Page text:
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The Science Behind Topicals
The theory’s premise is that there are two types of nerve fibers that transmit pain: A fibers and C fibers. The former transmits acute pain such as that from a knife wound or breaking a bone. These nerve signals travel rapidly to the spine because humans must be quickly notified that their injury is serious and has to be addressed immediately. C fibers transmit pain signals more slowly and tend to communicate chronic pain, such as that from arthritis. Melzack and Wall posited that there are a number of cognitive, physical, electrical and chemical factors that can determine how and whether the pain signals reach the spine and brain.
In essence, these factors will open or close “gates,” allowing or preventing pain signals from reaching the brain. It is well-known that patients suffering from depression experience pain more acutely. Other patients have been taught to use mindfulness techniques to reduce awareness of pain. Still others use TENS units to interfere with the electrical impulses that move from the site of pain to the spine. The theory asserts that the above behaviors/technology impact the gates that control transmission of pain to the dorsal horn in the spine and, in turn, to the brain. Gate theory posits that topical analgesics contain active ingredients that interfere with such transmission and modulate the degree of pain experienced by the user.
For a few decades, the above explanation was sufficient for explaining the science behind pain and its relief. Researchers discovered further detail on pain transmission in A and C nerve fibers. Residing on the membranes of nerve cells in these fibers are ion channels called Transient Receptor Potentials, or TRPs. These channels come in several “flavors,” but all of them regulate the flow of ions such as calcium and sodium into and out of the nerve cells, allowing the transmission of sensory signals, including pain.
There is a subset of TRPs that are sensitive to temperature, a fact that is relevant to the ingredients in topical analgesics. TRPM8 is sensitive to the cold caused by menthol. TRPV1 is activated by heat of capsaicin. TRPV3 is activated at physiological temperatures between 22 and 40 degrees centigrade, which results from camphor. TRPA1 is sensitive to citrus oils. Most of these channels sit on C nerve fibers, which means that they regulate perception of chronic pain.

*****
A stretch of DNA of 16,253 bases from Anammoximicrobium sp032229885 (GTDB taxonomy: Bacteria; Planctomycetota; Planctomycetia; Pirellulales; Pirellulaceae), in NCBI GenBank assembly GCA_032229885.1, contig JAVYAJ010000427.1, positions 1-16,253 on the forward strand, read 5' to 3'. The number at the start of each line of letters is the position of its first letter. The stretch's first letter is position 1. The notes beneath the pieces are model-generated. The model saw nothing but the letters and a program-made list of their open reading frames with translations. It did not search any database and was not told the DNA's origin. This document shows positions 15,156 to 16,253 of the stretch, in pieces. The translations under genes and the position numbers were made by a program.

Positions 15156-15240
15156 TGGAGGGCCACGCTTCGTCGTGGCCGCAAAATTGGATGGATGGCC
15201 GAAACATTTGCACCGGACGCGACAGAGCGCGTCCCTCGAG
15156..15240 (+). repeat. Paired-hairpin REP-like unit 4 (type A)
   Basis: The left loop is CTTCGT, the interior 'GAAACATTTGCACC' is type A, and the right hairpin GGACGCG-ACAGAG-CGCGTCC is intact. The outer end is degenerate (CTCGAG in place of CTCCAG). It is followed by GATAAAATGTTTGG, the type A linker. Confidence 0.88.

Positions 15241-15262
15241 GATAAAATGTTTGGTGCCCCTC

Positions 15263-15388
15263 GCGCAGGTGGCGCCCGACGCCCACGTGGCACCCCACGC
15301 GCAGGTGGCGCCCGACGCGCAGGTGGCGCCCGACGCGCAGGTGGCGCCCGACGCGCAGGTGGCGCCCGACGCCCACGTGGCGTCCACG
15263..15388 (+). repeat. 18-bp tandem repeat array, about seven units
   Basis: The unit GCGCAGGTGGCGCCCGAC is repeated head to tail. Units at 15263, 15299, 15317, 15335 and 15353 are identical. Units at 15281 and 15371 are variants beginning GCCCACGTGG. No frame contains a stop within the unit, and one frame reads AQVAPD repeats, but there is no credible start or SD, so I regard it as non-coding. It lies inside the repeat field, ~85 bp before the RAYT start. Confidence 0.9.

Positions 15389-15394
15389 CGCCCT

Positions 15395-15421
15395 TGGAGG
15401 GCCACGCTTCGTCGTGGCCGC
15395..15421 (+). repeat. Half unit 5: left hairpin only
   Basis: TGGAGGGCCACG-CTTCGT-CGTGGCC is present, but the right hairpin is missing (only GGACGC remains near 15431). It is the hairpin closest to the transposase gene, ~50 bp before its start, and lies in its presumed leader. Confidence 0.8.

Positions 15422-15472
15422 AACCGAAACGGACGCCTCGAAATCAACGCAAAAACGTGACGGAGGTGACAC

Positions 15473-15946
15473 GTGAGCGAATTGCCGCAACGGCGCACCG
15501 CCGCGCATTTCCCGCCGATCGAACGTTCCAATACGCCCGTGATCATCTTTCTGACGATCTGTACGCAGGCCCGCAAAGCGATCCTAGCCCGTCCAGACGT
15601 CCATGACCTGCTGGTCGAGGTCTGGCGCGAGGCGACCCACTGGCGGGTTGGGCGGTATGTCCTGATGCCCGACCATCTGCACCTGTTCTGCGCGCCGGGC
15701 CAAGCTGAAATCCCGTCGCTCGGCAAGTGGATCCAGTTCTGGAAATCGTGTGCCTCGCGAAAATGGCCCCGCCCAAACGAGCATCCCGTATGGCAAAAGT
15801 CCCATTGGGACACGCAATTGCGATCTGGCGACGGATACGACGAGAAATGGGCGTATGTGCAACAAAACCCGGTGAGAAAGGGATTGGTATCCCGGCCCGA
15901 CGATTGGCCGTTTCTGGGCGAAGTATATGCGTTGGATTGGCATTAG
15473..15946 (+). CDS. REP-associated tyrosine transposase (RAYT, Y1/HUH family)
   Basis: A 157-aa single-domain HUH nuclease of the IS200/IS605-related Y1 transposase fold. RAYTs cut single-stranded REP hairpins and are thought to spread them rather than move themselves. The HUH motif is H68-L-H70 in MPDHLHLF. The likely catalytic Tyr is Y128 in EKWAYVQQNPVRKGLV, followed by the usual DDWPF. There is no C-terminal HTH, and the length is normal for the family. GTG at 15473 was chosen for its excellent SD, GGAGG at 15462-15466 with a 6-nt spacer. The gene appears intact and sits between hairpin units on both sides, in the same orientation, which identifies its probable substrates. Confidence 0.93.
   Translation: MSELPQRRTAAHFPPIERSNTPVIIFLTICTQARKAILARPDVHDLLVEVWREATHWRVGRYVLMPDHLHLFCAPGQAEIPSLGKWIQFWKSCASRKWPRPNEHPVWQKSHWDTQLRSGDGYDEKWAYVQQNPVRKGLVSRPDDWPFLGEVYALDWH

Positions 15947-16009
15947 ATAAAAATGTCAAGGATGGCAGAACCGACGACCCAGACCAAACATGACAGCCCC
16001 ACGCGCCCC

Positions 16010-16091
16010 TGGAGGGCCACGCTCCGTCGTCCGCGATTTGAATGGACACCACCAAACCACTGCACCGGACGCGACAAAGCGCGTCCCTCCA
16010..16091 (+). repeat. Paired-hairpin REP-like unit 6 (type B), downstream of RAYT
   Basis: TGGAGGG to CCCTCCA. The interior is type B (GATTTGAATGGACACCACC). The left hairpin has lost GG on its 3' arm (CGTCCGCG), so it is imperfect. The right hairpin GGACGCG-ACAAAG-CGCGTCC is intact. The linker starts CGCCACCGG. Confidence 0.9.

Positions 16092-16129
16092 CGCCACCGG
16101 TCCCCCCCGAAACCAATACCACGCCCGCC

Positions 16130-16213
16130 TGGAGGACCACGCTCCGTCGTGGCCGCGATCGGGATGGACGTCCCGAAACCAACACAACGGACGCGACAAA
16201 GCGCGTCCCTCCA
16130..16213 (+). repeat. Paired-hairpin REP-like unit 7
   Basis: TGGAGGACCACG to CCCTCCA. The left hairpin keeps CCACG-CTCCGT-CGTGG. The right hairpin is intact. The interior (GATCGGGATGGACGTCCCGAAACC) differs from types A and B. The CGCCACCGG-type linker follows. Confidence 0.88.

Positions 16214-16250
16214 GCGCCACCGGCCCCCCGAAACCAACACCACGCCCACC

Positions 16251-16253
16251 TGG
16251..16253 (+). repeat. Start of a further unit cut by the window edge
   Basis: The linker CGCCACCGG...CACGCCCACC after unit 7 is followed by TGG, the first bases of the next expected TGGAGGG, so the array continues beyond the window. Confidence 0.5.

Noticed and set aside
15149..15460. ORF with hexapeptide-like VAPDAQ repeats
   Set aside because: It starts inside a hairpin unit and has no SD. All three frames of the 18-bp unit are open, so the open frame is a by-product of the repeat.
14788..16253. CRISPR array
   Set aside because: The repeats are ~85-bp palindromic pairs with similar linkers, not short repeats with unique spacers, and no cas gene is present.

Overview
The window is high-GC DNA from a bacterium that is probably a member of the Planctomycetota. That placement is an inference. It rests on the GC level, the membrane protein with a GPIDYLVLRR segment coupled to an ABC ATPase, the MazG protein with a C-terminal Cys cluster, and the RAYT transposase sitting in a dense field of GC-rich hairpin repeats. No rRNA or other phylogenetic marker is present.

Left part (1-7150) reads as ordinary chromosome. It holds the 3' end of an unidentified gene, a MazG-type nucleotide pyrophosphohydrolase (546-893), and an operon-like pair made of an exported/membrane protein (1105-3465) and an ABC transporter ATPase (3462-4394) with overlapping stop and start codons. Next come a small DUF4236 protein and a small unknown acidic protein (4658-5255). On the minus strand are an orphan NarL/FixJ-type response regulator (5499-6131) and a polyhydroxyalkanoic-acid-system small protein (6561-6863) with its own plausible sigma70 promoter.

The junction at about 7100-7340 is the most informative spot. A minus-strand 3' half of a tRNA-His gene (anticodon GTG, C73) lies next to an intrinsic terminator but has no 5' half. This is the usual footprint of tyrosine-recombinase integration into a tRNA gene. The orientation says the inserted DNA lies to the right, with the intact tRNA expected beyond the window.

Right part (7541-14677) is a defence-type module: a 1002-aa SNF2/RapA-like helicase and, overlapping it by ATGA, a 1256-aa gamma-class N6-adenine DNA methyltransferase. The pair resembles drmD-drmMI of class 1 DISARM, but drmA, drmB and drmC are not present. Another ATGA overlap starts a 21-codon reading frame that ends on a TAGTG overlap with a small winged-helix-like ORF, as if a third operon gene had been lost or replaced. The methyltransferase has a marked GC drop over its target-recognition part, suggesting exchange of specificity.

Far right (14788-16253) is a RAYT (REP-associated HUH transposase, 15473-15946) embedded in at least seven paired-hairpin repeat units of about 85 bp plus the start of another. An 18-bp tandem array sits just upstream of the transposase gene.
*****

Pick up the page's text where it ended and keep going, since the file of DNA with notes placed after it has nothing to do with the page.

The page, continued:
When you administer a topical analgesic containing one or more of the above ingredients, you cause an influx of ions to the TRP channel, which results in an immediate strong perception of pain. As ions flood the channel, it shuts down, stopping the travel of nerve impulses on that nerve fiber. Your patient quickly notices that her arthritis pain is reduced.
Depending on the number of TRP modulating ingredients and the number of channels reached, your patient’s pain may get a little better or a lot better. You will find that a topical containing menthol, camphor, capsaicin and, perhaps, a citrus oil, will be particularly effective for relieving chronic pain because all the TRP channels for these ingredients reside on C nerve fibers, which transmit the slow, persistent, chronic pain signals.
After a few hours, TRPs will reset themselves as the ions leave the channel due to the sloughing of ingredients and the body’s tendency towards equilibrium. Your patient will need to reapply her topical analgesic to return to freedom from pain. For this reason, it is a good idea to sell your patient a topical to take home.
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